Irving Pulp & Paper says it’s submitted preliminary plans for a $1.1 billion, four-year capital project at its Saint John mill that includes replacing its recovery boiler and installing a steam turbine.Andrew Bates, Local Journalism Initiative Reporter

A proposed overhaul at Irving’s pulp mill on the west side of Saint John could boost output by two-thirds by replacing the mill’s recovery boiler and adding a new steam turbine, the company says.

In a press release, Irving Pulp & Paper, Ltd., a subsidiary of J.D. Irving Ltd., says it’s submitted its preliminary application for a $1.1 billion capital improvement plan titled NextGen. The project, which could be in construction for four to six years, involves replacing the 1970s-era recovery boiler at the mill and decomissioning a power boiler that ran on Bunker C heavy fuel oil.

Irving says the new recovery boiler can increase production by approximately 66 per cent and would “facilitate” other environmental upgrades, including upgrades to the mill’s bark boiler, a new steam turbine and “green energy generator” as well improvements as to re-use water at the mill, according to the press release. Switching from heavy fuel oil to steam power and natural gas is expected to also reduce greenhouse gases, Irving says.

“These upgrades will ensure Saint John’s pulp mill continues to be at the heart of the province’s forest products supply chain, and provides a regional market for chips, bark and pulpwood,” Mark Mosher, Irving Pulp & Paper’s vice-president, is quoted as saying in the release.

The environmental impact assessment completed for Irving by Fundy Engineering says that the global market for Kraft pulp production is “extremely aggressive” and that Irving Pulp & Paper is a “relatively small player in it,” but with the changes the firm will become one of the top 10 producers of softwood Kraft pulp globally. Currently, the mill produces 1,000 air dry metric tonnes of product daily, and according to the assessment, that is set to increase to 1,800 air dry metric tonnes.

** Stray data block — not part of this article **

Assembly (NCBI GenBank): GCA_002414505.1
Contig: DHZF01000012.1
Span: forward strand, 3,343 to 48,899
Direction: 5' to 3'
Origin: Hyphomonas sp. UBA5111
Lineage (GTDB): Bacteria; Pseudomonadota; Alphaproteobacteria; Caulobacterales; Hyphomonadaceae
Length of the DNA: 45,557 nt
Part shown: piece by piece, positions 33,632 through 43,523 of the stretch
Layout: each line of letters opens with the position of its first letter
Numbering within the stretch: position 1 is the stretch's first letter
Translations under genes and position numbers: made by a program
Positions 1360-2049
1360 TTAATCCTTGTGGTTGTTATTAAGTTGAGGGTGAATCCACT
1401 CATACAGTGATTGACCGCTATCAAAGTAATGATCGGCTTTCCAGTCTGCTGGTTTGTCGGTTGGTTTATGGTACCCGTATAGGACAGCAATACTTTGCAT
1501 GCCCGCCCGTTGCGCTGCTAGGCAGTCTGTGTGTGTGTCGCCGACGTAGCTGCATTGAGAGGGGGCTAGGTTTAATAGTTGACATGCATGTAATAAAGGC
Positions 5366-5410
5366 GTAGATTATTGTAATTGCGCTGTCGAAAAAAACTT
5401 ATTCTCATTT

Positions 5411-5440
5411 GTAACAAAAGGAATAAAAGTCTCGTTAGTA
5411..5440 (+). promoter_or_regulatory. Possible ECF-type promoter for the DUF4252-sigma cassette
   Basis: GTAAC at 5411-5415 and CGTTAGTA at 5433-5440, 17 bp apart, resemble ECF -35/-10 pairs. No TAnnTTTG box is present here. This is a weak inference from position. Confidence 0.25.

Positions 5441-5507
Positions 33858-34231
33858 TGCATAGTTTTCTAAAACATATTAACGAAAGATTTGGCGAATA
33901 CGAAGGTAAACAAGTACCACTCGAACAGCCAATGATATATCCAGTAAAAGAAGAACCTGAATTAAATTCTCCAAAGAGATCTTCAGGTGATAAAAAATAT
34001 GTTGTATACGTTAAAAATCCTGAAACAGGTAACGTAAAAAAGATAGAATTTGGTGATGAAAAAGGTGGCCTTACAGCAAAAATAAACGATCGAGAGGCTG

“The project will help ensure the forest products sector continues to be a major driver of economic activity in New Brunswick for decades to come,” the assessment reads. “This is especially important considering the forest products cluster generates more economic activity than any other industrial cluster in the province.”

According to the assessment, the new, more efficient boiler will generate steam powering a turbine that will create 140 MW of power, up from 30 MW currently, half of which will be used at the mill and half of which can be sold to “local markets,” including NB Power. Irving says in the assessment that it will cut annual emissions per tonne of pulp by 50 per cent. While total emissions, including indirect emissions from power generation, will decrease, emissions from operations alone will increase along with the jump in production.

Because the new boiler will use “dry technology” to scrub boiler emissions, the new upgrades will “significantly reduce” the visible plume from the boiler that can currently be seen on the skyline, according to the assessment. Irving claims the changes will have a positive impact on air quality, with emissions reductions of 35 per cent of fine particulate matter and 37 per cent of total suspended chemicals, as well as a 49 per cent drop in odor-causing sulphur dioxide emissions.